Tale of A Cat

Growing up on Lake Superior in the upper peninsula of Michigan, in the small city of Marquette, our family always had pets. And, at one point, we owned a black-and-gray striped cat named Bootsy.

He was an indoor-outdoor cat, and, when inside, enjoyed sitting by the large picture window in the living room, at the front of the house.

There were lots of kids in the neighborhood at that time, so it was common for friends to come over and visit. We also had a doorbell with a glowing light.

Once, the doorbell rang and I went to see who it was, opening only the main door but not the screen door. I looked but nobody was there.

At that time, a common prank which children enjoyed was called ditching doorbells – ringing someone’s doorbell & running away.

Assuming this was the case, I closed the door and began to walk back into the house. Just then, it rang again. I turned around quickly and opened both doors, stepping out on to the front porch to see who it was – but, there was no person in sight.

However, an explanation quickly became apparent. It was our cat!

As the front porch was visible from the living room window, he could see people come to our house, press the glowing doorbell, hear the sound of the doorbell, and then watch us react by opening the door.

On his own, Bootsy learned he could get on the milk box, and then jump up on top of the mailbox, from which he could lean against the doorbell, letting us know when he wanted to come inside. That education was a game-changer for a cat.

The question: did we own the cat, or did he own us? I think the latter.

© 2021 Phil Perkins

Coyote

Perhaps someone fed this coyote. Or, maybe dropped some food by accident. For that matter, the smell of food may have been present. Whatever the case, I photographed this coyote – a smaller species of canine closely related to the wolf, native to North America – loitering near a parking area in the Smoky Mountains of Tennessee.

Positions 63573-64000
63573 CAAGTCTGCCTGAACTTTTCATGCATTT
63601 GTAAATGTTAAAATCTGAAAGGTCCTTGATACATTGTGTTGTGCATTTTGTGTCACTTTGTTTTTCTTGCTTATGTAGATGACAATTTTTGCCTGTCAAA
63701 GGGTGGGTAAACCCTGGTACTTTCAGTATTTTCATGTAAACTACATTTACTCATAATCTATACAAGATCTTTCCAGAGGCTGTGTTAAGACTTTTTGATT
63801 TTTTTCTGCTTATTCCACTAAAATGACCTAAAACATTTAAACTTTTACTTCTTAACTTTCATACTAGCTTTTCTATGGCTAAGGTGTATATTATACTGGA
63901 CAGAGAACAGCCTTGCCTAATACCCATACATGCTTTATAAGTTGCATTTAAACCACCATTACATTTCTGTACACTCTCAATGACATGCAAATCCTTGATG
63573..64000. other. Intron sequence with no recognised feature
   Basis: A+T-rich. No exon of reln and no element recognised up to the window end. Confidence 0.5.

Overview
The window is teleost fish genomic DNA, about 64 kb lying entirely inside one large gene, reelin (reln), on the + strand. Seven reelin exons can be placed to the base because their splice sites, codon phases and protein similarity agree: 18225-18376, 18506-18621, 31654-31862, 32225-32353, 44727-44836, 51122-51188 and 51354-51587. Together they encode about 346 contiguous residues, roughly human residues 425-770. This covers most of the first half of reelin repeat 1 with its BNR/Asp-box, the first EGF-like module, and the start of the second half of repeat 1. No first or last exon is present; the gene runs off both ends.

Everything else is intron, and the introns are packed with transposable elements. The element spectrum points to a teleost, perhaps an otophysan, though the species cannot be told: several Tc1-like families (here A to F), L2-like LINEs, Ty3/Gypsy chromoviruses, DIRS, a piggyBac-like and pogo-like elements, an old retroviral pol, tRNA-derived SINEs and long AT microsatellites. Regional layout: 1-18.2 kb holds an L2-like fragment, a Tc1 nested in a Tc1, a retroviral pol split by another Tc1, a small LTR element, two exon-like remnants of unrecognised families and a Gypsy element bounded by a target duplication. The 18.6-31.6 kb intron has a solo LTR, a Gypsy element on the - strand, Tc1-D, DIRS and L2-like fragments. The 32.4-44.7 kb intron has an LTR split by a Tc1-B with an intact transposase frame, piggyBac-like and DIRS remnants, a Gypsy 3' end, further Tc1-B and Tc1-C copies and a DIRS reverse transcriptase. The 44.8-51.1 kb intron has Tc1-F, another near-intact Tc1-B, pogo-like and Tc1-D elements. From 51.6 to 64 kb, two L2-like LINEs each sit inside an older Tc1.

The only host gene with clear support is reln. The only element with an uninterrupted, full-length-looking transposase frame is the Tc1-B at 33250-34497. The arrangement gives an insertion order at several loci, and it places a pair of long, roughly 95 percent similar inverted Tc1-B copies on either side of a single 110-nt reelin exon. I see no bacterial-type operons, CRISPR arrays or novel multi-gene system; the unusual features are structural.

Prints available at Pixels, ArtFlakes and ArtPal.

Grey Heron Fishing

As I approached Richland Creek, I spotted this large Grey Heron standing attentive on a boulder, approximately 40-feet away, and used my zoom lens to get a closer shot. It was apparent, judging from water marks on the rock (see lower right corner) that this bird had been in and out of the water more than once. Though aware of my proximity, the Grey Herron remained focused, waiting and watching for an unsuspecting fish, until an opportunity presented itself – lunch! If you’d like an opportunity to enjoy a print, several options are available in my gallery at Fine Art America – check it out!

Watch Your Step

If you’re following this concrete stairway into nature, I hope that you don’t mind getting your feet wet – watch your step! This photo was taken at the Obed Wild And Scenic River National Park, in Tennessee. Prints are available in my gallery.

Thanks for stopping by!

3D Sci Fi Space Pod

A recent observation using the James Webb Space Telescope revealed an unexplained three dimensional object resembling a futuristic flower of science fiction. Though light years away, scientists are nevertheless scrambling to discern the nature of this discovery and any potential impact on planet Earth. In the meantime, guests are invited to explore my gallery at Redbubble for out of this world items…

Abstract Digital Eye

An abstract eye with rings, in a textural sketch featuring geometric shapes, collaged as a pop-art design. Can you see it? Liven up a wall in your home or at the office with a print (framed, canvas or art), or select from a wide assortment of other offerings available in my gallery at Society 6.